One of my favorite novels is Shane (and the movie's pretty good too.) Shane is a hired gun, trying to get away from his past, but in the end has to revert back to gunslinging in order to save a man who has befriended him. The man's young son, Joey, idolizes Shane, and there's a scene near the end where he witnesses Shane in action … the perfection of his technique, the pureness of his intent. The boy is left with his idealized image of the perfect hero, unscathed. 

But the reader sees the real truth … in saving Joey's father, Shane has lost himself. As he tells Joey: "There's no living with a killing. There's no going back from it. Right or wrong, it's a brand, a brand that sticks." He has lost his chance at redemption, and rides off alone, no longer allowed into the world of decent men.

And that's the part that I see missing from Sherlock. They've kept the "gee whiz" idealization of the man (or woman) of action, but fluffed past the consequences to one's humanity brought about by the act of killing. And yet the whole show is supposed to be about Sherlock finding his humanity. It doesn't fit.

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Unlike you, I hate Mary's ghostly presence in The Lying Detective and her DVD messages, too. Finally she's dead yet she's still overshadowing the main characters - what was the point of killing her then? The only way I can enjoy that episode is by reminding myself that it isn't so much Mary I am looking at as an inner voice of John's, a rare look inside his mind for a change and that's actually pretty interesting.

And that's exactly what I love about Mary's role in TLD; it's used to reveal John. Interestingly enough, it's John who ends up in the same purgatory that Shane finds himself in, only John's sin is infidelity. What an imaginative way to explore that. I love it.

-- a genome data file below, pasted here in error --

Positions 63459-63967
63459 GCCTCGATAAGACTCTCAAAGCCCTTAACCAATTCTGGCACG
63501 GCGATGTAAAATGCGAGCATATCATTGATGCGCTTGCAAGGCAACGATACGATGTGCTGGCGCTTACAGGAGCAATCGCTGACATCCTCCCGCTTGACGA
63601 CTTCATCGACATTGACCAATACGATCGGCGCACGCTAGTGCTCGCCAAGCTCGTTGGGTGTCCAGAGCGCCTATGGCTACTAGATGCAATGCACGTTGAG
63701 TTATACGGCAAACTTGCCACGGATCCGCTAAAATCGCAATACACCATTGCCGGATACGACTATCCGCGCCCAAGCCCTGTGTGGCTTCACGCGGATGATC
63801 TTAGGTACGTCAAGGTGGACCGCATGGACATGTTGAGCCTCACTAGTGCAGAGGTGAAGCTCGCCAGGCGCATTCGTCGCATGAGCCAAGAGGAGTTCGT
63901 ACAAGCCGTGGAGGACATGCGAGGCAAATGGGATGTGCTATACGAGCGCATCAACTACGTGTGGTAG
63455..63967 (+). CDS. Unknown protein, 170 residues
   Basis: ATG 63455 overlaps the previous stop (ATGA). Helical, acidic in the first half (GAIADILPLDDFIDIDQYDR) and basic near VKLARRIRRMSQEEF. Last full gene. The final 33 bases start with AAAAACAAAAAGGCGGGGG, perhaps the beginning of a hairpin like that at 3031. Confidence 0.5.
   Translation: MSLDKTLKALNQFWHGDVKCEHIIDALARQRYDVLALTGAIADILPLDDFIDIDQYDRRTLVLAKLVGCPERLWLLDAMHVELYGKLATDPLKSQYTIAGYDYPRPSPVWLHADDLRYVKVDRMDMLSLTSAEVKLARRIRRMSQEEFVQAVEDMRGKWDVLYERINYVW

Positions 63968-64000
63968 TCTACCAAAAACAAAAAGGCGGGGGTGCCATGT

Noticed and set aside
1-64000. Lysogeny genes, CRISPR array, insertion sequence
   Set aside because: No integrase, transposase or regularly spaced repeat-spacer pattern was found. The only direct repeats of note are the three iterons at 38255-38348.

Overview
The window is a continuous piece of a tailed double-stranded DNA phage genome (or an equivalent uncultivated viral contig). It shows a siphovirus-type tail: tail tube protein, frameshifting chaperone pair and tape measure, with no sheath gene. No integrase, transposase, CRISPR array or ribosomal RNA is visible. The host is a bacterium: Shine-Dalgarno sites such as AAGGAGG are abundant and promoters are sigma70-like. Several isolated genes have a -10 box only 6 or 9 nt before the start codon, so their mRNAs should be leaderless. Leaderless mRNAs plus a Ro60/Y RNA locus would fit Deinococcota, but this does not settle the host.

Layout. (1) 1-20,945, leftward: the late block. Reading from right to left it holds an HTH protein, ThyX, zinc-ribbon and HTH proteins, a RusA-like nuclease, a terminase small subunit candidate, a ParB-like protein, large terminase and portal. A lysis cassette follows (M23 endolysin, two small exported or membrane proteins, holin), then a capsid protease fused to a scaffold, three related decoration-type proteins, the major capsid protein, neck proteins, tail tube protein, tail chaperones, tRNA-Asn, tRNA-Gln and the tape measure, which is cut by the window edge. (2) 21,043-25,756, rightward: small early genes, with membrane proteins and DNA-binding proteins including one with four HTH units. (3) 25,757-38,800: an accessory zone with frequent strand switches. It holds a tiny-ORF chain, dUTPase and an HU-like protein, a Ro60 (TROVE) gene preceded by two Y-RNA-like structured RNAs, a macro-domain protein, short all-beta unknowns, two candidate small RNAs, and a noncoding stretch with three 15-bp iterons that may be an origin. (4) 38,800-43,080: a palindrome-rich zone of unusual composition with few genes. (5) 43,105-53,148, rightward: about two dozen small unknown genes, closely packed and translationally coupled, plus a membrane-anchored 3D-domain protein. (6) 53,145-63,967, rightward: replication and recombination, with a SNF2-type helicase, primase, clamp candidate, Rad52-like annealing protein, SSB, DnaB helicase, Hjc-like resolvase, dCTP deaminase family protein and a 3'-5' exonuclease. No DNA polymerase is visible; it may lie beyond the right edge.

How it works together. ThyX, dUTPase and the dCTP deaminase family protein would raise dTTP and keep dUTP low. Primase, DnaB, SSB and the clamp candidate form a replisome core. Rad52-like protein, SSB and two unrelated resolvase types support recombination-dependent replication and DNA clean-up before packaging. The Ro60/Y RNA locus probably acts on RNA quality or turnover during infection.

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Oh, gee, how imaginitive... infidelity.Except he didn't even cheat on her, just texted with sigh... Eurus who somehow went in and out of that fortress. Also another spouse still seing the other after they are dead is one of the most used, cheesy tricks there is out there. 

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3 hours ago, bronzeblues said:

Oh, gee, how imaginitive... infidelity.Except he didn't even cheat on her, just texted with sigh... Eurus who domehow went in and out of that fortress. Also another spouse still seing the other after they are dead is one of the most used, cheesy tricks there is out there. 

Really? I never came across that before. Just goes to show how little TV I watch usually. 

I think they had to walk a really fine line with John's offense against Mary because it had to be serious enough to make him feel bad but not so serious that Sherlock would be wrong to try to absolve him from guilt in Mary's absence. I think that's why they stopped at "just texting". 

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13 hours ago, Arcadia said:

And that's exactly what I love about Mary's role in TLD; it's used to reveal John. Interestingly enough, it's John who ends up in the same purgatory that Shane finds himself in, only John's sin is infidelity. What an imaginative way to explore that. I love it.

Ghost Mary allowed Amanda Abbington more of a role, after possibly the lamest death scene I have ever seen enacted in film (not the actress's fault, per se--it was situational/script failure for me rather than hers alone).  But Ghost Mary isn't really Mary, is she--she's John's conscience/memories speaking through this manifestation of his dead wife . . so you're right--it's JW in another framework.